Department budgets are one place that we need to go after them with a chainsaw and not a scalpel.

Dan
Dan
9 years ago

I have come to think of Washington, DC more as a living organism – a leviathan sequoia tree that has been slowly but steadily growing over thousands of years and now exclusively occupies the 60-100 square miles around which its seed was first planted with its massive roots stretching out in all directions for thousands of miles. All of the native flora and fauna have been choked out of existence or adapted to life underneath its shade or within the protection of its branches and trunk. You could cut off any one leaf, branch, or limb with a chainsaw – the tree would keep growing. You could drill into its side and begin carving out pulp – the tree would keep growing. My honest appraisal is that it has grown so long unchecked that there is essentially nothing left to this landscape except the tree and its symbiotic organisms and parasites, which at this point would desperately struggle to survive without it and will readily come to its defense, like an enraged mother bird protecting its carefully feathered nest and hatchlings hidden in the canopy. Even if you somehow managed to kill the world-tree, its 10-mile-tall husk would still loom there indefinitely into the future and continue to color everything that occured within its shadow.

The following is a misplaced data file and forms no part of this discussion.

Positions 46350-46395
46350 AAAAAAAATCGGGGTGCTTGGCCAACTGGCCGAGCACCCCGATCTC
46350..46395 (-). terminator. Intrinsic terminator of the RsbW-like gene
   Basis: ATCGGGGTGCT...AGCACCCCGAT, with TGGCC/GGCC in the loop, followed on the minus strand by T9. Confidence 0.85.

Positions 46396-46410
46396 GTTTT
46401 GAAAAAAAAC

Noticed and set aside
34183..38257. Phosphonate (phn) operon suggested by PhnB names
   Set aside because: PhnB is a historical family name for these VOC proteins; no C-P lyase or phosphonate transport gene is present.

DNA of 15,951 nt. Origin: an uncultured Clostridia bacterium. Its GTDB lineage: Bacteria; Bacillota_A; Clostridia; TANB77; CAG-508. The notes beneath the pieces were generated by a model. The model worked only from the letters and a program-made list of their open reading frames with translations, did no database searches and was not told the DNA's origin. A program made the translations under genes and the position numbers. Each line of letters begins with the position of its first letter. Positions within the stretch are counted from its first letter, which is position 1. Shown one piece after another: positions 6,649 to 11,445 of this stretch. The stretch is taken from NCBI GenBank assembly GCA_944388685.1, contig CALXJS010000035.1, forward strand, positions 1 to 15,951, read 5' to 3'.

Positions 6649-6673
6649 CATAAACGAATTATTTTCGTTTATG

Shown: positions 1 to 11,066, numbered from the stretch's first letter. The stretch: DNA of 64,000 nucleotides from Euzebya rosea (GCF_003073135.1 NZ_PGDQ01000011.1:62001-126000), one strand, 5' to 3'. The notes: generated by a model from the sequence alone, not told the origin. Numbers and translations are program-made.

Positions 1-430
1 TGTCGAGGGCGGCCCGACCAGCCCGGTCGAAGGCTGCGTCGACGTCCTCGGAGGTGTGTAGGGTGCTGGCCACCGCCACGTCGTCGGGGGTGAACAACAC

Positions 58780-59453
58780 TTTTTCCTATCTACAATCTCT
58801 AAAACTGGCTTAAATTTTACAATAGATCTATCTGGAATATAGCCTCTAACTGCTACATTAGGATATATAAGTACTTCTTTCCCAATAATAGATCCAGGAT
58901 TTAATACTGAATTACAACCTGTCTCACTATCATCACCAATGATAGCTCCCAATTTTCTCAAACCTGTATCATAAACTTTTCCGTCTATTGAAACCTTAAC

ANTHONY
ANTHONY
9 years ago

The Tea Party now understands that the Republican “Party” has abandoned them for the cozy confines of Washinktopia where anything is possible when you legalize illegalities. Only in Washinktopia can you pass laws that don’t apply to you,vote yourself a pay raise and make insider trading legal for the elites (like Sheldon Whitehorse). The lesson of history? All empires fail and corrupt ones fail absolutely.

Warrington Faust
Warrington Faust
9 years ago

A few observations on Washington.
As opposed to New York, or Boston’s financial district, when you see people on the street, they are “going suomeplace”. People on the street in Washington seem to be strolling.
A great many of Washington’s private office buildings are essentially empty. The offie space is rented by unions, and other “out of towners”. They rent it to have a “Washington Presence”, and only occupy it when they have reason to be in town. Reminds me of visiting the NYC offices of a large Boston law firm. It had an immense foyer, a large conference room, library, and an impressive staircase to the next floor. At the top of the staircase were two smallish offices.

Warrington Faust
Warrington Faust
9 years ago

A few observations on Washington.
As opposed to New York, or Boston’s financial district, when you see people on the street, they are “going suomeplace”. People on the street in Washington seem to be strolling.
A great many of Washington’s private office buildings are essentially empty. The offie space is rented by unions, and other “out of towners”. They rent it to have a “Washington Presence”, and only occupy it when they have reason to be in town. Reminds me of visiting the NYC offices of a large Boston law firm. It had an immense foyer, a large conference room, library, and an impressive staircase to the next floor. At the top of the staircase were two smallish offices.